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Nine Stones Close

Stone Circle


On special occasions (say midnight at the full moon) fairies gather at the stones to dance. 19th century passers-by apparently could hear the fairy music playing and saw hundreds of them gathered, sitting on the stones and grass and dancing about. A local farm labourer was said to have found a 'fairy pipe' in the field, and resting propped against one of the stones he used it to smoke his tobacco. One might wonder what else he popped in the pipe, as he reported a similar vision.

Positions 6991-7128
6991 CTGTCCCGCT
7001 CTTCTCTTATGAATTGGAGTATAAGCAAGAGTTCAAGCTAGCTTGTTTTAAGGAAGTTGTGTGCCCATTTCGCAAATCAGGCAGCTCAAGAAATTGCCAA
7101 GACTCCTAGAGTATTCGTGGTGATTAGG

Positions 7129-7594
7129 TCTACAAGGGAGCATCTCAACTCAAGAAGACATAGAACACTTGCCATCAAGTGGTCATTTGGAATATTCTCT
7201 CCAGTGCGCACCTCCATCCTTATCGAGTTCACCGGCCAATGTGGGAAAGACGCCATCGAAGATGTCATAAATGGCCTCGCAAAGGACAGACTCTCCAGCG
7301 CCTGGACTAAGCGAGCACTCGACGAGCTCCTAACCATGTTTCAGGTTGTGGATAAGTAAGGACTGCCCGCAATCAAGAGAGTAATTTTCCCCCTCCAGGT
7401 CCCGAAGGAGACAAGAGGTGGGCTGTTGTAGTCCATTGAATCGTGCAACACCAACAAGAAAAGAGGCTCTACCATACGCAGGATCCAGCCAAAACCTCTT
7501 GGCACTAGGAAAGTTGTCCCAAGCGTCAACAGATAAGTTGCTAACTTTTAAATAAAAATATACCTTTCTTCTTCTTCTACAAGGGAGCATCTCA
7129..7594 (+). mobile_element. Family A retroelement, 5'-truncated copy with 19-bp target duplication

Why should the site be called 'Nine Stone Close' when there aren't nine stones? Is it a memory of when there were? Or is it just a suitably magic number? Or, could nine really be 'noon' - a typical time of day when you might see stones turn or dance?

(convoluted source: Bord ('Fairy Sites' 2004) cites David Clarke's 'Ghosts and legends of the Peak District' (1991) who in turn was using Llewellyn Jewitt's 1867 'Derbyshire Ballads')
Rhiannon Posted by Rhiannon
2nd February 2005ce
Edited 26th February 2005ce

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